Givat Hatamar (28 caravans)

     Itamar, Hanekuda (11 caravans)

     Bruchin (10 caravans)

     Bracha West (6 caravans)

     Karmei Doron (5 caravans)

     Mitzpe Danny (5 caravans)

     Kida (7 caravans and 2 permanent houses)

     Givat Harel (5 caravans, 1 permanent structure)

     Migron (5 new structures and the beginning of an extension to another permanent structure)

 

What was the situation regarding construction in Israeli neighborhoods in East Jerusalem?

 

In 2008, tenders were issued for the construction of 1,184 new housing units in East Jerusalem, compared to 793 in 2007, an increase of 50% (of the 793 tenders issued in 2007, 747 were issued in December 2007, immediately after the Annapolis Conference, so the increase after Annapolis was of 25 times more than the year before. For details on the increase in Jerusalem settlement activity after the Annapolis conference, see: Settlements in Focus, Vol. 4, Issue 1).

 

In addition, during 2008, construction plans for 5,431 housing units in East Jerusalem were submitted for public review, of which 2,730 housing units received final approval, compared to 391 housing units approved during 2007, an increase of 600%.

 

Did the Gaza war at the end of 2008 impact settlement expansion activities?

 

Yes. During the war in Gaza the settlers took advantage of the fact that all of the public attention was on the south to expand construction in the outposts and settlements. At this point it is difficult to assess the amount of construction done during the weeks of the war but it can be stated with certainty that a number of new roads were opened, with the goal of extending control in the areas near the settlements.

 

Roads works during the Gaza War:

 

     Opening of a road connecting the settlement of Eli with the settlement of Shilo

     Opening of a road extending control surrounding the outpost of Haro'e

     Expanding of a road from the Eli cemetery towards the Hayovel outpost

     Opening of a road from outpost of Adei Ad towards Allon Road

     Beginning of opening road from Zayit Ra'anan outpost southward

 

Was settlement expansion in 2008 limited to settlements west of the separation barrier?    

 

No. During 2008, 39% of the new structures in settlements (591 structures) were built east of the route of the separation barrier. Of these, 25% of the new structures were in outposts.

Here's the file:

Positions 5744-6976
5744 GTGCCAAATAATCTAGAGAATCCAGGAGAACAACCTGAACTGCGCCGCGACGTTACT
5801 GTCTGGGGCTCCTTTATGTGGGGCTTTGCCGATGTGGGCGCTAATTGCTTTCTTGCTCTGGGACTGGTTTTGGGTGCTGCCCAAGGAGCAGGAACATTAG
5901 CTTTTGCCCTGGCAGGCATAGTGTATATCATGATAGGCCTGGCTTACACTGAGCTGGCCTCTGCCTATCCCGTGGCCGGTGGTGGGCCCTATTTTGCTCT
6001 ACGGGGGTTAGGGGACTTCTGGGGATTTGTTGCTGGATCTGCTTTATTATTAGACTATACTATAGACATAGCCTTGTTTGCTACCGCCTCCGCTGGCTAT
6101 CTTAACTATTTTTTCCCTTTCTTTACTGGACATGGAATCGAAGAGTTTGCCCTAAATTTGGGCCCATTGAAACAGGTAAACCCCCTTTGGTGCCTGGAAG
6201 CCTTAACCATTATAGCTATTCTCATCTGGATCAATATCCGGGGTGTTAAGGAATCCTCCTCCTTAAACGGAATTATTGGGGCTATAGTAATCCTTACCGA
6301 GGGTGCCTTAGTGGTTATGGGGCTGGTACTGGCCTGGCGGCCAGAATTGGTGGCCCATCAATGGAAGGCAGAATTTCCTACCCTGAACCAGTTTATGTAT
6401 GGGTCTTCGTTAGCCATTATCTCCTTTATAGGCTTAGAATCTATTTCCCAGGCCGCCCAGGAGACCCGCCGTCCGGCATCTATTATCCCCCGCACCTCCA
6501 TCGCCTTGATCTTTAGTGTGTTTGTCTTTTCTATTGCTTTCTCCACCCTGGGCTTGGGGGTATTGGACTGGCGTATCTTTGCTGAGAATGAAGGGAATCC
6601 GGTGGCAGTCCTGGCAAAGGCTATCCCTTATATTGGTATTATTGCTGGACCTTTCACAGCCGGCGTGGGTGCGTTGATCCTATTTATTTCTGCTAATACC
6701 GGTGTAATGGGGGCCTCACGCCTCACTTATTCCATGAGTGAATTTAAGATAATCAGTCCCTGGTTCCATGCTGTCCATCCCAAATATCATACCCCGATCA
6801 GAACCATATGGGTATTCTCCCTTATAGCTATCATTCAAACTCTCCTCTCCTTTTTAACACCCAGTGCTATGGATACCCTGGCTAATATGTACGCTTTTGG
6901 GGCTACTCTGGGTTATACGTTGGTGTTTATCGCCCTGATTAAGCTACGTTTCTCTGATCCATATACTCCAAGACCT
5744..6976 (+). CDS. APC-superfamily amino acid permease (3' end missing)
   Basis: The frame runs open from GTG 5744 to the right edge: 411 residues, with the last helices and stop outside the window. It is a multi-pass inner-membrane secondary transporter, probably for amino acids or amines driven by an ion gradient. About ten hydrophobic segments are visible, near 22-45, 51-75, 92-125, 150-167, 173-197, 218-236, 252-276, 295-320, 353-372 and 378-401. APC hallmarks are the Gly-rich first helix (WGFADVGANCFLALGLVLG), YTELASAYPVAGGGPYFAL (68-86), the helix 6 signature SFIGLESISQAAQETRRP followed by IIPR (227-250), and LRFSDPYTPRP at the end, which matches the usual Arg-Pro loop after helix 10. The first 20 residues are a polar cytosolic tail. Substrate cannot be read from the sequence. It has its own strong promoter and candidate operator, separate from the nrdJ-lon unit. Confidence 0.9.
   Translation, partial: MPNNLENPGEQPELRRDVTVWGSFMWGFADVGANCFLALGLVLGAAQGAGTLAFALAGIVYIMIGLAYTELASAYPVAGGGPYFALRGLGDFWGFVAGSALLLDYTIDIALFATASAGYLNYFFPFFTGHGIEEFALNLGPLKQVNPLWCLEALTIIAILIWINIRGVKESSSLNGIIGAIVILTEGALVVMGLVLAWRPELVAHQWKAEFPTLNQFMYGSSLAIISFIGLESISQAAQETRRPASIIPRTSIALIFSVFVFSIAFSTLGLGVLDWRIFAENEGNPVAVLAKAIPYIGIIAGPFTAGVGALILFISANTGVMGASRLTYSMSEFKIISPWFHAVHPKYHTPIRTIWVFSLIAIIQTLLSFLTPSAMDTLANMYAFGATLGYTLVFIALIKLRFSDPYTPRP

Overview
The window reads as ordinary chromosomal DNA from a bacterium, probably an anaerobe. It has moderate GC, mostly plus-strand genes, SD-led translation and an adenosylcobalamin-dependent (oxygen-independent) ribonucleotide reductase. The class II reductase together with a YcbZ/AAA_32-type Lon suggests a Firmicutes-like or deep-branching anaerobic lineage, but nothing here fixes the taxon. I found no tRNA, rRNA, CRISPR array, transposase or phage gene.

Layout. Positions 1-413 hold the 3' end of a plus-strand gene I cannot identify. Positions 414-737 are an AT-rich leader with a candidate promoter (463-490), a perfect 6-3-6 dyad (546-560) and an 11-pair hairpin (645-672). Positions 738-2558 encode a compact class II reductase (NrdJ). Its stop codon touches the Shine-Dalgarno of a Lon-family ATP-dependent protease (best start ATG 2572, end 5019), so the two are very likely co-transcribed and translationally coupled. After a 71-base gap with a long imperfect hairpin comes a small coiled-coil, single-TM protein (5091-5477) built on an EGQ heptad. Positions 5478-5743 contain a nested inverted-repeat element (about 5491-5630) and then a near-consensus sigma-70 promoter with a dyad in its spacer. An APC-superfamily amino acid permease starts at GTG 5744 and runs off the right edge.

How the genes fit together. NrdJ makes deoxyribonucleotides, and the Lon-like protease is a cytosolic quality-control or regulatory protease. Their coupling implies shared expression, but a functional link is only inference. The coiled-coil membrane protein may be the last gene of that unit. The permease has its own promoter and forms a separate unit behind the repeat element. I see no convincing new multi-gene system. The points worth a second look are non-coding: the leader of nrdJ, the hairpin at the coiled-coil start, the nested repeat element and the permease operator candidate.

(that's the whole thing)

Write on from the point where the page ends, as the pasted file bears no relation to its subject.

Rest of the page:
How did the government of Israel in 2008 promote settlement construction west of the barrier route?

 

During 2008 the government of Israel issued tenders for the construction of 539 housing units in settlements west of the barrier (Elkana, Ariel, Efrat, Beitar Illit, Alfei Menashe). This means the government of Israel actively approved and then marketed the projects.

 

In addition, the government of Israel granted construction permits for a number of large projects in settlements west of the barrier (950 housing units in Ma'ale Adumim, 800 housing units in Giv'at Ze'ev, 100 housing units in Ariel, and more). Without such permits, even privately-planned and privately-financed projects cannot be undertaken, meaning that the Government of Israel is also responsible for permitting such construction to proceed.

 

Finally, in 2008, East Jerusalem witnessed considerable momentum - unprecedented in scope compared to recent years - in the government's expediting of planning and construction in East Jerusalem (Har Homa, Givat Hamatos, Pisgat Ze'ev, and more). For a comprehensive report on Jerusalem developments in 2008, see Ir Amim's new report, "State of Affairs - Jerusalem 2008.")  

 

How did the government of Israel in 2008 actively promote settlement construction east of the barrier route?

 

During 2008, Minister of Defense Ehud Barak approved dozens of construction plans in settlements, some east of the barrier route. In many cases these were plans meant to allow small changes in existing plans or the expansion/addition of individual housing units, but in some important cases the plans were for the substantial construction and expansion or the retroactive approval of building violations or even the establishment of new settlements.

 

Major plans approved for settlements east of the route:

 

Sansana: The Minister of Defense gave the green light to proceed with the approval process for Plan 501/1 (i.e., beginning the procedures to vet the plan and gain the necessary approvals to start construction). This plan involves the construction of 60 housing units in the southern Mount Hebron area at a site at which a group of settlers have been living, in temporary housing (caravans), for some time. Officially, the government of Israel defines Plan 501/1 as a plan for a new "neighborhood" of the settlement of Eshkolot. Eshkolot is located 4 km (about 2.5 miles) away from Sansana, but the connection is even more tenuous than this distance implies: this distance must be measured "as the crow flies," since there is no road connecting the sites. The plan clearly constitutes the establishment of a new settlement - one that already has its own website: http://www.sansana.org/. Another English-language site describes Sansana in detail but omits any mention of Eshkolot, making clear that Sansana is an independent settlement. Illegal construction of permanent structures at Sansana began a few years ago but was stopped, following pressure by various organizations, including Peace Now and Bimkom. As soon as Defense Minister Barak approved moving forward with Plan 501/1 in 2008, the settlers re-started construction, even though the plan itself has still not undergone all of the planning procedures or been granted all the necessary approvals (it was only at the beginning of January 2009 that the plan was deposited for public objections, a key stage in the approval process). It is worth noting that the barrier route in this part of the West Bank has been gerrymandered to dip sharply into the West Bank to include Sansana and Eshkolot and surrounding land on the Israeli side of the barrier.